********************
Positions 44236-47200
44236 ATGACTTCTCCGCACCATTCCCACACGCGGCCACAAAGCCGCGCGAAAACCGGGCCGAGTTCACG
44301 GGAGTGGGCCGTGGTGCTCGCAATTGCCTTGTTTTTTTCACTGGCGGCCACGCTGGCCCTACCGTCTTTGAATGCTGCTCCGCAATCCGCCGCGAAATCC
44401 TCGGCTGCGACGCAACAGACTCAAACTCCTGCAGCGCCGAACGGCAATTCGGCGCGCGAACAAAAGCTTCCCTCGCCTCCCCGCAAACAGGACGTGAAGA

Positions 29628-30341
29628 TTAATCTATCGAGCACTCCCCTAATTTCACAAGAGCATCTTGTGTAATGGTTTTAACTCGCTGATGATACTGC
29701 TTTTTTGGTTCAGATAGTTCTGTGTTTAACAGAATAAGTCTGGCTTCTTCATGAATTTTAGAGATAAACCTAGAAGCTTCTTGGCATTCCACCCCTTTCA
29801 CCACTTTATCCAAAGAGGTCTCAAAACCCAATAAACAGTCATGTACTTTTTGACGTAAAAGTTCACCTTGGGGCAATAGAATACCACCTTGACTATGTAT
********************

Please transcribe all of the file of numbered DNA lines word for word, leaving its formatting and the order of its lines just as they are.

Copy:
Positions 44236-47200
44236 ATGACTTCTCCGCACCATTCCCACACGCGGCCACAAAGCCGCGCGAAAACCGGGCCGAGTTCACG
44301 GGAGTGGGCCGTGGTGCTCGCAATTGCCTTGTTTTTTTCACTGGCGGCCACGCTGGCCCTACCGTCTTTGAATGCTGCTCCGCAATCCGCCGCGAAATCC
44401 TCGGCTGCGACGCAACAGACTCAAACTCCTGCAGCGCCGAACGGCAATTCGGCGCGCGAACAAAAGCTTCCCTCGCCTCCCCGCAAACAGGACGTGAAGA

Positions 29628-30341
29628 TTAATCTATCGAGCACTCCCCTAATTTCACAAGAGCATCTTGTGTAATGGTTTTAACTCGCTGATGATACTGC
29701 TTTTTTGGTTCAGATAGTTCTGTGTTTAACAGAATAAGTCTGGCTTCTTCATGAATTTTAGAGATAAACCTAGAAGCTTCTTGGCATTCCACCCCTTTCA
29801 CCACTTTATCCAAAGAGGTCTCAAAACCCAATAAACAGTCATGTACTTTTTGACGTAAAAGTTCACCTTGGGGCAATAGAATACCACCTTGACTATGTAT